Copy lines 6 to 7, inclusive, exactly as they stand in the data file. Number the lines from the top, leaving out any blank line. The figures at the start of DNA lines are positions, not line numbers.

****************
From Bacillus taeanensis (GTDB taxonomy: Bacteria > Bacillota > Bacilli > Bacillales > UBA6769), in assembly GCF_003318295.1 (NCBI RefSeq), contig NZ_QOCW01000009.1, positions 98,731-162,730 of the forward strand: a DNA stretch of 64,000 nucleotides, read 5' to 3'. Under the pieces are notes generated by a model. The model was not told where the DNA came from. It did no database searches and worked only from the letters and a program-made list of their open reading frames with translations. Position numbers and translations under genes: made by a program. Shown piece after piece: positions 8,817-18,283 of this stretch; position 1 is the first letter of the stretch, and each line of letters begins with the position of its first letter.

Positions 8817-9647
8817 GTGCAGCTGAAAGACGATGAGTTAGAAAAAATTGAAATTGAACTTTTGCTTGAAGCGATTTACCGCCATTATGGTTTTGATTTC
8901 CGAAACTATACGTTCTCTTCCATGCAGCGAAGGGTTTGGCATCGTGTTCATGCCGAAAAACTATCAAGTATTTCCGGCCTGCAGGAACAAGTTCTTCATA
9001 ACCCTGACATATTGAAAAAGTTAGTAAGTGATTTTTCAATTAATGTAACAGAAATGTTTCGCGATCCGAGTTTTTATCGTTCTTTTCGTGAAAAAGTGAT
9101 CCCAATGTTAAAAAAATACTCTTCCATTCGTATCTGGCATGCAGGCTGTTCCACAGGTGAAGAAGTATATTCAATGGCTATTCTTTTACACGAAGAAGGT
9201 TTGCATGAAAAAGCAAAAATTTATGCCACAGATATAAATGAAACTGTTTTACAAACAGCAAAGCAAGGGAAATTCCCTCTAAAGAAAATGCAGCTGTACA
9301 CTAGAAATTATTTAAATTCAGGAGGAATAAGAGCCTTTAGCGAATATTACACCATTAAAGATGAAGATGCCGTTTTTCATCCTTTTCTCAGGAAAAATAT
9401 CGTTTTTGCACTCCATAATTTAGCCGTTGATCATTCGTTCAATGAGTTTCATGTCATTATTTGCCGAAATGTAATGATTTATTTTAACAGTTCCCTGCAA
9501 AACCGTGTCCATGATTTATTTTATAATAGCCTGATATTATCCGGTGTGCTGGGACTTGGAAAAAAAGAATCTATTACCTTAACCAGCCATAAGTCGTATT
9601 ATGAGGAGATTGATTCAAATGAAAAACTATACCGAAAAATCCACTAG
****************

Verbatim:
9101 CCCAATGTTAAAAAAATACTCTTCCATTCGTATCTGGCATGCAGGCTGTTCCACAGGTGAAGAAGTATATTCAATGGCTATTCTTTTACACGAAGAAGGT
9201 TTGCATGAAAAAGCAAAAATTTATGCCACAGATATAAATGAAACTGTTTTACAAACAGCAAAGCAAGGGAAATTCCCTCTAAAGAAAATGCAGCTGTACA